Brigitta Hoeferle:
Now I have a I have a share that I want to share with you, so bear with me as I am looking for the chair. So here we are with the first principles. Now, let me share that with you so you can see it. So Aristotle's strategy for finding the first principles. And let me go into those first principles. So he is looking is, first of all, deciphering. And collecting together a group of similar examples for something that each share of the quality to be analyzed. So he's looking for a cluster and then looking for the common denominator in that cluster. Right. And then he's comparing the examples and looking for some quality that they all have in common. So that's that common denominator. And then he's finding a second group of different examples that also share the quality that is collected together and compare in the same manner. And that quality then unifies as the second group in order to find the quality that they might share. So first, there's one group and we're finding the common common denominator of that. One group then is clustering a different group, finding the common denominator there. And then he's bringing the common denominator of those two groups and finding the common denominator here. So if the unifying quality of group one has something in common with a unifying quality of group two, we have gotten another step closer of that first principle. Now, why is that first principle so important? Well, when you have the first principle, you actually have one of my mentors used to call it one of my mentors used to call it the the actual have some clay to mold actually to have something to work with or else you're just taking you're taking stuff out of thin air and stuff being a technical term. So he then from that point, the overlaps of group one, of Group two, he's using that as clay and now he's gathering more information by asking quality questions. And if you've ever studied with me, you know, I am a seeker and the queen of quality questions. He is looking for more in-depth. Information that he can then take his knowledge and his studies deeper into.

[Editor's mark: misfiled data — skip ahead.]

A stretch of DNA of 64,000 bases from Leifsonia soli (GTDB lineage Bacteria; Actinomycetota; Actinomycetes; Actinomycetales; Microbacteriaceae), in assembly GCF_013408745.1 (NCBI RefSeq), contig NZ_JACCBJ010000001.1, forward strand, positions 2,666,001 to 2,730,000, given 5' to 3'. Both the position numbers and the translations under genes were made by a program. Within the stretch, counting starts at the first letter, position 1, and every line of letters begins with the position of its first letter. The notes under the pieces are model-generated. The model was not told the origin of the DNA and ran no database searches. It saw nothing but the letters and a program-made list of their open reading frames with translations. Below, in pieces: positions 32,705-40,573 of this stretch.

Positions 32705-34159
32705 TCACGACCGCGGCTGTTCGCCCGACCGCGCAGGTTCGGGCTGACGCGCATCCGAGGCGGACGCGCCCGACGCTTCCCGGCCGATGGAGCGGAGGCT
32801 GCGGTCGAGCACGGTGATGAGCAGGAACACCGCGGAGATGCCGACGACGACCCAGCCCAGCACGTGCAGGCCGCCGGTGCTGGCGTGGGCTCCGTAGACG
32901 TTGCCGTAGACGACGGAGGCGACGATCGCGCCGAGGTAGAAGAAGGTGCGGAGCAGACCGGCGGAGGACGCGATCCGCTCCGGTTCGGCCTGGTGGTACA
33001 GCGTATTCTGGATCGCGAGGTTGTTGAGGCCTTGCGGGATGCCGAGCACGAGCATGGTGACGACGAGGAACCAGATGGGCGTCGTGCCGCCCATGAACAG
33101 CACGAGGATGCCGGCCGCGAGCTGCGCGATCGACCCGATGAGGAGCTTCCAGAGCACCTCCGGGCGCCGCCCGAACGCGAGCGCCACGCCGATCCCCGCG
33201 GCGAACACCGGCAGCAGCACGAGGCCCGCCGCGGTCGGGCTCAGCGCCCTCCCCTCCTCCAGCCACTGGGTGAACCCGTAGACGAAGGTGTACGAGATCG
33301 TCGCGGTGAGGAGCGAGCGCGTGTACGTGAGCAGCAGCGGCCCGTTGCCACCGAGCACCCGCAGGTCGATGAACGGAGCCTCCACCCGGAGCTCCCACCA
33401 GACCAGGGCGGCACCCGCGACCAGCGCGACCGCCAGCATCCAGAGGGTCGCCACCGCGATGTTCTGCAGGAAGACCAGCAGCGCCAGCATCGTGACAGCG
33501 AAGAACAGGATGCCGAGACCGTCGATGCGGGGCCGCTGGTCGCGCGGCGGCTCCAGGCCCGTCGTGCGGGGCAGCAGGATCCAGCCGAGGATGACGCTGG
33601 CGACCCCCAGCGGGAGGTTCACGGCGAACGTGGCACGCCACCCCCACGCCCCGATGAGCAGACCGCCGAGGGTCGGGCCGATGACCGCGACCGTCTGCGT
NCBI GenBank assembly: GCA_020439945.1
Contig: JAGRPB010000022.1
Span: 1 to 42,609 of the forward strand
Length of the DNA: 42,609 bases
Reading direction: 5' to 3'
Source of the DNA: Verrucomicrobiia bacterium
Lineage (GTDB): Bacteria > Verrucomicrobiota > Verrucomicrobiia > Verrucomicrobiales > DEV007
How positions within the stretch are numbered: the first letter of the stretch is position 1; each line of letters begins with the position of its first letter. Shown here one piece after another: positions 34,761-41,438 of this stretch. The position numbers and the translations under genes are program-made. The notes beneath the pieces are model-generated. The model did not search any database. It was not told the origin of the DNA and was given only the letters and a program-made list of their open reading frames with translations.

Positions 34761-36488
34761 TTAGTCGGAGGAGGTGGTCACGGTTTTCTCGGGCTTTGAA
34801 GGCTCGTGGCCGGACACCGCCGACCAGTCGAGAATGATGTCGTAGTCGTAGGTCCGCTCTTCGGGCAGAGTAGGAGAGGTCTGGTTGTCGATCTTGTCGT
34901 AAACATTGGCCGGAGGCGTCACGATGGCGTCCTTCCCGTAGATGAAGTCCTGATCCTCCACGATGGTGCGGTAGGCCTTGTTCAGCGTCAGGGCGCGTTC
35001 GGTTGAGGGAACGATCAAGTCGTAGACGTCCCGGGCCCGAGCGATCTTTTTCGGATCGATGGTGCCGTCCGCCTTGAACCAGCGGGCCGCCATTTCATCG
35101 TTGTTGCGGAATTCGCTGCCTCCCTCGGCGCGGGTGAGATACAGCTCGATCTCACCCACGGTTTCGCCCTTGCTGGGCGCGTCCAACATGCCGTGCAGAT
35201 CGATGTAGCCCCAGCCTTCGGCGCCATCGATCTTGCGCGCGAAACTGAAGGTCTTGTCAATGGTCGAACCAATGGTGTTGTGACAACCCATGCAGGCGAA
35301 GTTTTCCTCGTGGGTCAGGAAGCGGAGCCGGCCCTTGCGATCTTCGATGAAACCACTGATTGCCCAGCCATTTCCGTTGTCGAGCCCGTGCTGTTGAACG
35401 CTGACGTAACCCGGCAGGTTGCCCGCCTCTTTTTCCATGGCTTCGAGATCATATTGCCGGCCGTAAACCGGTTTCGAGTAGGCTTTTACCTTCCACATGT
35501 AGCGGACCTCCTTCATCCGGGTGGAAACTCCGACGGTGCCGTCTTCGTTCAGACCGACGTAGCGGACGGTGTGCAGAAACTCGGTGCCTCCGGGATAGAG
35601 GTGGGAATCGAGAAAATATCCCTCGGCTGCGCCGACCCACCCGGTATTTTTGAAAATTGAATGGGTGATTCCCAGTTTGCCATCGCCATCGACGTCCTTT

Brigitta Hoeferle:
So then he the strategy the strategy of Aristotle to study of genius we must continue continuously and I'm taking this from Robert Dilts book pose these four basic questions in this case, the thing we're exploring is the genius rearranging the order of Aristotle's question slightly. We must ask, does the genius in fact exist? If so, what is the nature of the genius? What are the attributes of the genius? And when we have identified what we think are the attributes of the genius, we must then ask and this is question number three. Are those attributes, in fact, connected to the genius? And question number four is, if so, what is the reason or cause for that connection? Aristotle's purpose in asking these four questions was not really to end up with four different answers, but rather than to converge the one single answer for that first principle do they all come to that first principle? Do they all have an overlap in what he is looking for? And if not, he's going to test more. Now we're going to go into test, operate, test, exit the tote model later on. So the first principle is one of the one of the profound strategies that we can thank Aristotle for the next model. And there are many, many models. I'm only going through a very high level excerpt of some of the models that we can thank Aristotle for. The next model is the super model. Let me go ahead and share my screen again on the saw model. The Saw model stands for. The saw model stands for state operate and result. That means you want to check in if you have ever heard of the laws of NLP. And remember there's a checklist at the end that I'm going to give to you. The if you if you are not getting the results that you desire, you might want to check in or you do want to check in with your state of mind. So in which frame of mind and which state are you operating in to actually get to that result? Or do you constantly want to get to a specific result? But you constantly find yourself in in a funky state and a state that you're not getting the things done that you want to get done and you're not able to operate.